With temperatures across the state soaring this week, the Department of Labor & Industries (L&I) is reminding workers and employers that working outdoors in hot weather can quickly cause heat-related illness. It is particularly important to be aware when temperatures seesaw between cool to very hot weather.
Heat exhaustion and heat stroke are deadly serious risks that can quickly and subtly appear in people working outside in high temperatures. When temperatures have large fluctuations, like expected this week, people typically have a hard time acclimating to the conditions.
People who perform outside physical work, especially in construction and agricultural workplaces, are cautioned to be extra aware this week.
These five tips can help prevent serious illness for those working outdoors in hot weather:
- Start work well hydrated and drink as much as a cup of water every 15 minutes.
- Watch co-workers for signs of heat-related illness, such as headaches, dizziness or nausea.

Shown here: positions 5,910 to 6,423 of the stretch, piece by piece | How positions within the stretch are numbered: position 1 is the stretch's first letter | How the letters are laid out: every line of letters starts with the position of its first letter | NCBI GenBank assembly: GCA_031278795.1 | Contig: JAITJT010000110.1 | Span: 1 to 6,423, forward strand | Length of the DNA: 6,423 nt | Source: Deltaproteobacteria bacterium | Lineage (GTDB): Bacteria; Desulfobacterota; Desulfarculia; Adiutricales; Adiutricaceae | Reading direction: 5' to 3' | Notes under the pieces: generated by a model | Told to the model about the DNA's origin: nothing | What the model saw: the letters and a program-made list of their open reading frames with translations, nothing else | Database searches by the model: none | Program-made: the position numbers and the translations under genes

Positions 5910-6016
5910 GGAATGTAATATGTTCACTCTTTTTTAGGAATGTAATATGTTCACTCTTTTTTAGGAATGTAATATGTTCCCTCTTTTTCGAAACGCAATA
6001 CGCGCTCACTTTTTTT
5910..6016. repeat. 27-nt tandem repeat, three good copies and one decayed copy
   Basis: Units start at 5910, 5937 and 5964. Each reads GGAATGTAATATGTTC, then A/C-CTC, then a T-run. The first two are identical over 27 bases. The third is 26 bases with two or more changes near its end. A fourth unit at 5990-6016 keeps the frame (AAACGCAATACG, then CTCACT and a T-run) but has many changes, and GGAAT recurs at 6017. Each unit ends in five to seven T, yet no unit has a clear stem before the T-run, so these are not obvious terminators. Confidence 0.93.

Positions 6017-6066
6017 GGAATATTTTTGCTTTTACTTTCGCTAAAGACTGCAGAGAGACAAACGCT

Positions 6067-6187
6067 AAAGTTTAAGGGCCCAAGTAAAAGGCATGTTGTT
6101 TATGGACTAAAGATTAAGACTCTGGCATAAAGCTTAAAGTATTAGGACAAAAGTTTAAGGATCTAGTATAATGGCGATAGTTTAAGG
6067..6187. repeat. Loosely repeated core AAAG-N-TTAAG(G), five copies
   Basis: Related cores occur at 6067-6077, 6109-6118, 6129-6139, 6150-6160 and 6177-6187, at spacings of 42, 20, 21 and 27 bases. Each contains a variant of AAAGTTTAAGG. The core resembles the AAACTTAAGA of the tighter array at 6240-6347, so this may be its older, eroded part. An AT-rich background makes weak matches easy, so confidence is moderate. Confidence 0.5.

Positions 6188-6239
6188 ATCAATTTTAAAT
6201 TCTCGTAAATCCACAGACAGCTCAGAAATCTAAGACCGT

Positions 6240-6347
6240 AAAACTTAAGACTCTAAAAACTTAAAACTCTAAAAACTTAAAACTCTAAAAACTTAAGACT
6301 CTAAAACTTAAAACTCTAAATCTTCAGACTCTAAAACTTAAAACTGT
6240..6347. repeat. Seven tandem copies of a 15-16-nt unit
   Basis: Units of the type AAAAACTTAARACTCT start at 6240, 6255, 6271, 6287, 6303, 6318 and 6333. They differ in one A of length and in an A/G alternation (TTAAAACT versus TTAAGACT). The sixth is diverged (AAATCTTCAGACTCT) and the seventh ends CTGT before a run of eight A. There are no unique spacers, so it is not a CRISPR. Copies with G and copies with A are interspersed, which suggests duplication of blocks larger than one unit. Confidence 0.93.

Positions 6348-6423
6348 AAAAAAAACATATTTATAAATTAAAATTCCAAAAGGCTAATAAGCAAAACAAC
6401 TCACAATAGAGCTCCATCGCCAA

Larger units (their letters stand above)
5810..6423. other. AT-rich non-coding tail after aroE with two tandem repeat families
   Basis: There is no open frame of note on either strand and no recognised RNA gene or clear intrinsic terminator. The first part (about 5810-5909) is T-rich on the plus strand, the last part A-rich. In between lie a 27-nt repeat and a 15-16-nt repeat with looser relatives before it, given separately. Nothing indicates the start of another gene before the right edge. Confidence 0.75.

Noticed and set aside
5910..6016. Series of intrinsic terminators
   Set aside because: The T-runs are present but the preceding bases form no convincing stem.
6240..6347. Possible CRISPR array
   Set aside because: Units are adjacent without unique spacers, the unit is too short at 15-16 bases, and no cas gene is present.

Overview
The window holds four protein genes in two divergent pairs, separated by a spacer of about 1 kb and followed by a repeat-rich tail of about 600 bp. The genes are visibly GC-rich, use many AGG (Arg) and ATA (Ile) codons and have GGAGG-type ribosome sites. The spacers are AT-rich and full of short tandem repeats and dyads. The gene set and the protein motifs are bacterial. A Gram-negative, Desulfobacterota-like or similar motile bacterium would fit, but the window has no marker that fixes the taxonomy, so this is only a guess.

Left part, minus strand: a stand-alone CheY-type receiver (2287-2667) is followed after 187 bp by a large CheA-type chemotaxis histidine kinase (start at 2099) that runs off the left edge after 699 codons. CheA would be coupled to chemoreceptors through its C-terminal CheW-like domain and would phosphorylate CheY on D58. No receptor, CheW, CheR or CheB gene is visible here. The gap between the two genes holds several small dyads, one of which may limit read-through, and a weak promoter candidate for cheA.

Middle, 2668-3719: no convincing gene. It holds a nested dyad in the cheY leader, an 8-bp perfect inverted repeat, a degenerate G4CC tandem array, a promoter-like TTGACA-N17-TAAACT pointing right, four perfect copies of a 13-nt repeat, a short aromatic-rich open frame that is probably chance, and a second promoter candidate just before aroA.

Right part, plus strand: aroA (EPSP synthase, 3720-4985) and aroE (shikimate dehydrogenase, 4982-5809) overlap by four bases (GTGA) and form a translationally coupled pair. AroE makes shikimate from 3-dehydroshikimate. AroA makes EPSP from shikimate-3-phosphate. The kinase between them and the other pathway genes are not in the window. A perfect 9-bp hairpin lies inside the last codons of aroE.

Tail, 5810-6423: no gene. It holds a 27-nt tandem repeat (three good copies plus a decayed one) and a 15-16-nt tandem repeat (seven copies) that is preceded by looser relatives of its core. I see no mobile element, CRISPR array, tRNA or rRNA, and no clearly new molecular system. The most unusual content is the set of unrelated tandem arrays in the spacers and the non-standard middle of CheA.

- Pace your work and take scheduled breaks.
- Wear lightweight clothing and remove protective gear when it’s safe to do so.
- Avoid drinking caffeine or eating a heavy meal.
Employers must train workers so they understand heat-related illness, how it affects their health and how to prevent it.
Symptoms of heat exhaustion may include headaches, dizziness, nausea, confusion and light-headedness. A person who has these symptoms must be moved to a cool, shaded area and monitored closely. Give the person sips of water; fan them, mist them with cool water or wipe them with a wet cloth; and if they don’t feel better in a few minutes, call for emergency help. Heat exhaustion can quickly advance to heat stroke, a potentially deadly condition.
L&I offers many online resources, such as a sample accident prevention plan, training materials for supervisors and workers, and wallet cards with safety tips. In addition, employers may request a free workplace consultation if they need help identifying and fixing safety and health hazards.
You can get other information at L&I’s Summer Safety page.